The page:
Catherine Powell, senior vice-president, media distribution, The Walt Disney Company EMEA agrees: “Kids and families are increasingly looking for flexibility in when and where they enjoy entertainment, and we need to be where they are. But our linear Disney Channels are at the heart of everything we do. All non-linear activity is designed to complement and enrich the Disney Channels experience across linear and non-linear, and drive viewers towards the Disney Channels. The linear experience still offers appointment television, while the digital offerings make this experience immersive and sticky.”
The Netflix challenge
Of course, the aspects of the digital distribution puzzle that companies prioritise depend, to a large extent, on the maturity of their channel business, the profile of their audience and the landscape of the territory they operate in.
Turner and VIMN are well-established EMEA businesses that cater for the fluid, connected audiences Nielsen and Ericsson refer to above. But compare their activity with the launch of Turner’s sister brand HBO (both are part of Time Warner) on the Ziggo cable platform in the Netherlands. Here, the focus is not on supporting advertisers, but achieving the best pay-windowing arrangements for HBO’s premium TV content.
Two issues are worth noting about the HBO Ziggo deal. The first, reflecting earlier observations, is that HBO – as a new entrant to the market – has given its cable partner all the bells and whistles required to satisfy digital-savvy Dutch customers. In addition to three ad-free linear HD HBO channels, customers who sign up also get online video destination HBO GO and VOD service HBO On Demand. Furthermore, the HBO services are available across PC, Mac, iPad, iPhone, iPod touch and some Android devices (and also TV). All of this is available for ?14.95 a month. So to incentivise Ziggo to promote the package, HBO has so far only done one platform deal in the Netherlands.
The second issue is not about carriage negotiations, but about the way HBO’s Dutch launch encapsulates Time Warner’s wider concerns about VOD players like Netflix. In the US, HBO and Time Warner have made it clear that they view Netflix as a long-term risk to their own brands. As a result, they have developed products such as HBO Go and TV Everywhere as mechanisms to try and challenge the company’s rapid expansion.
This agenda has now started to surface in EMEA too. In the case of HBO Netherlands, it is illustrated by the way that the company is trying and occupy the premium space that services like Netflix populate. For example, Dutch customers will now see new episodes of series like Boardwalk Empire, Games of Thrones, Luck, Veep and Girls “as early as one day after the HBO US Debut”. In addition, there will be first-run theatrical films from studios such as Sony Pictures and Warner Brothers.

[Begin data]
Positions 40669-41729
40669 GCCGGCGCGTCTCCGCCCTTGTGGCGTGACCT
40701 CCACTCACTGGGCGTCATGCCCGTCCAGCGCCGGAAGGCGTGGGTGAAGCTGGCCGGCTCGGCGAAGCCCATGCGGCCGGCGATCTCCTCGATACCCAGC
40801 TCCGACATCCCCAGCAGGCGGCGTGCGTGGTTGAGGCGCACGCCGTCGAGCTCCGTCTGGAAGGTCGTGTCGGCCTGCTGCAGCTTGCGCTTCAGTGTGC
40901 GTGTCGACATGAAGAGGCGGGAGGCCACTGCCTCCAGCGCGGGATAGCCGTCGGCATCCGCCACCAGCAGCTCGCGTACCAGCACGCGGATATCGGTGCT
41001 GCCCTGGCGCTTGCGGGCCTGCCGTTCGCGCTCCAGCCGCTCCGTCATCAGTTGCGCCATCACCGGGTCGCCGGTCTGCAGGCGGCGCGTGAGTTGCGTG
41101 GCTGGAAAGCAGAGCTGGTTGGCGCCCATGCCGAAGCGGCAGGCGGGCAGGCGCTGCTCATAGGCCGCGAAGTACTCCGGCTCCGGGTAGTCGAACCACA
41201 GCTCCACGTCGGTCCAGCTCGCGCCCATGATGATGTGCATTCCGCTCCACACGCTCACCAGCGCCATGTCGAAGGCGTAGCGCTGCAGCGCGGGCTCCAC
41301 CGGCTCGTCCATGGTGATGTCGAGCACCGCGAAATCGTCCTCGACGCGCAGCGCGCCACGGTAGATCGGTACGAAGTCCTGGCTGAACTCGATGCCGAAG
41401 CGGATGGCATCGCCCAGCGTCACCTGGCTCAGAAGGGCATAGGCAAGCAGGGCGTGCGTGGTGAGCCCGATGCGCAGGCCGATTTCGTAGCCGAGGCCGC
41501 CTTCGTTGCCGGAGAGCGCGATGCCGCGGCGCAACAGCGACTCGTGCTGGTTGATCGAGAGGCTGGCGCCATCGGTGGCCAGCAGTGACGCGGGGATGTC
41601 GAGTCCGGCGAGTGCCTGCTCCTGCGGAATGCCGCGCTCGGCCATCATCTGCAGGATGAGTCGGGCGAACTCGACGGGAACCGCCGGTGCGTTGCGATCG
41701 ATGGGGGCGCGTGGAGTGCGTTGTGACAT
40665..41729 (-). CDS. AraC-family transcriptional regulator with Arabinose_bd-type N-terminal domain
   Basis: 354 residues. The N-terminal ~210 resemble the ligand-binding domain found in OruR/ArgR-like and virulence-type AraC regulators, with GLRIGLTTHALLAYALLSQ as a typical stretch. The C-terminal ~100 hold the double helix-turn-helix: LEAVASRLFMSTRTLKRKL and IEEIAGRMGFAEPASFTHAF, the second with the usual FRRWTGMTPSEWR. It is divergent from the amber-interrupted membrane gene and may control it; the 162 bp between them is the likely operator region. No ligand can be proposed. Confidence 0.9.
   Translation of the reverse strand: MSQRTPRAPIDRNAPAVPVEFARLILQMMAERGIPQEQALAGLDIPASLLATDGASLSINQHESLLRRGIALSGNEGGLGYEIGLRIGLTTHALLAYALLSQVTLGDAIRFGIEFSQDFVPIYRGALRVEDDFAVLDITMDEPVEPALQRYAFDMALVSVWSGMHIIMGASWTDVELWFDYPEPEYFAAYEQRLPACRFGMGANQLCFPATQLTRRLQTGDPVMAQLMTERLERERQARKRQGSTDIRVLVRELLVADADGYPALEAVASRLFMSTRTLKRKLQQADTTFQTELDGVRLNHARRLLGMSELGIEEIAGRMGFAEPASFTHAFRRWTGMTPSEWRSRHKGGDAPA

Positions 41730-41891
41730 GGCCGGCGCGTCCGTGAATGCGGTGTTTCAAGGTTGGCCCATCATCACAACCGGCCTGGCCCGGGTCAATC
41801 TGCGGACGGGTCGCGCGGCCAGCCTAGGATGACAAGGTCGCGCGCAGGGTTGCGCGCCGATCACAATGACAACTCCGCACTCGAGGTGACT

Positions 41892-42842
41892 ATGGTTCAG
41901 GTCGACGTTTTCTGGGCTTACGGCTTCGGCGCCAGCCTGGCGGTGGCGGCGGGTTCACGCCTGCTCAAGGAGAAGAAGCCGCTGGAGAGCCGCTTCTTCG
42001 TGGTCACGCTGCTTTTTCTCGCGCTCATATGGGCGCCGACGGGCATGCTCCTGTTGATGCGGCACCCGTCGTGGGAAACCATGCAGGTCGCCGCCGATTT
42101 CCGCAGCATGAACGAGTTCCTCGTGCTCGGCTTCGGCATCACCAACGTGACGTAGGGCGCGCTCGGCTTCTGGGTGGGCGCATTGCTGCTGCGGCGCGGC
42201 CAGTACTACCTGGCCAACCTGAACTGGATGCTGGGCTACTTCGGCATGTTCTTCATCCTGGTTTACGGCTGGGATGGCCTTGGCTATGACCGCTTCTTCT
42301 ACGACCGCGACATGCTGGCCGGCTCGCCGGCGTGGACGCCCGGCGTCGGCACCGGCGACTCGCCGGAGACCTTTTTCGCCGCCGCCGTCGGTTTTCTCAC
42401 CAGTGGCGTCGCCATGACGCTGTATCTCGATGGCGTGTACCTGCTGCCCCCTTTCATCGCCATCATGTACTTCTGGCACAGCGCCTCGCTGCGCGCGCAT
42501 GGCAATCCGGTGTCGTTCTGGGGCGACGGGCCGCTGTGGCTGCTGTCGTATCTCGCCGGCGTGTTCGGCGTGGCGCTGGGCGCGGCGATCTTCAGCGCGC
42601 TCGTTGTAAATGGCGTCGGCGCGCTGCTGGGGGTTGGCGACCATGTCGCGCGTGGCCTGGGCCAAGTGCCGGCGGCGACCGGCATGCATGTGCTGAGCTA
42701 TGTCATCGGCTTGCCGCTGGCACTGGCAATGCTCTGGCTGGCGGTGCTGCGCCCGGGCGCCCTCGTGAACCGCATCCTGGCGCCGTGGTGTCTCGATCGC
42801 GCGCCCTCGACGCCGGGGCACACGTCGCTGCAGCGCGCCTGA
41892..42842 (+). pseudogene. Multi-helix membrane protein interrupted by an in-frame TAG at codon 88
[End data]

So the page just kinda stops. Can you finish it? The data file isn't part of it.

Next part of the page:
Look more widely across Europe and you can see how HBO and Warner are both trying to seal off the gaps that Netflix is trying to occupy. In the UK, for example, HBO has signed a long-term programme distribution deal with Sky, while in central Europe it has moved into original programming. In parallel, Warner Brothers has signed movie distribution deals with Amazon LoveFilm in the UK and Sky Deutschland in Germany, the latter giving the platform exclusive pay and on-demand rights.
This overall pattern highlights that a lot of media owner effort in EMEA is focused on how to respond to the arrival of new aggregators including Netflix, which are exploiting the gaps that has opened up between classic programme distribution, the sale of physical DVDs and linear broadcasting.
It’s not an easy problem to unravel, because the channel operators are also content owners. In other words, they want to protect channel brands and monetise content, goals which are not always compatible. It’s interesting to note, for example, that Disney has not, so far, responded to the rise of Netflix by launching ABC-branded pay TV channels to house its adult content. Instead, “what has made the most business sense for us has been to launch ABC TV On Demand SVOD services with our partners across EMEA,” says Powell. “These services offer full seasons of ABC Studios series in a second chance window, shortly after their local first broadcast window.” Having debuted on BT Vision’s IPTV/DTT platform in the UK, it expanded to Zon’s cable platform in Portugal and Vodafone’s IPTV service in Germany before joining forces with Amazon-owned Lovefilm – which is now streaming the service into the UK market. As such, it is taking advantage of new content distribution, but keeping open the option of a linear channel.
Pay TV fights back
The channel operators aren’t the only ones that have to decide what to do about the likes of Netflix, Amazon and Google-YouTube. Over the last couple of years, analysts have also been asking whether traditional pay TV platforms will survive once open access internet content distribution is the norm.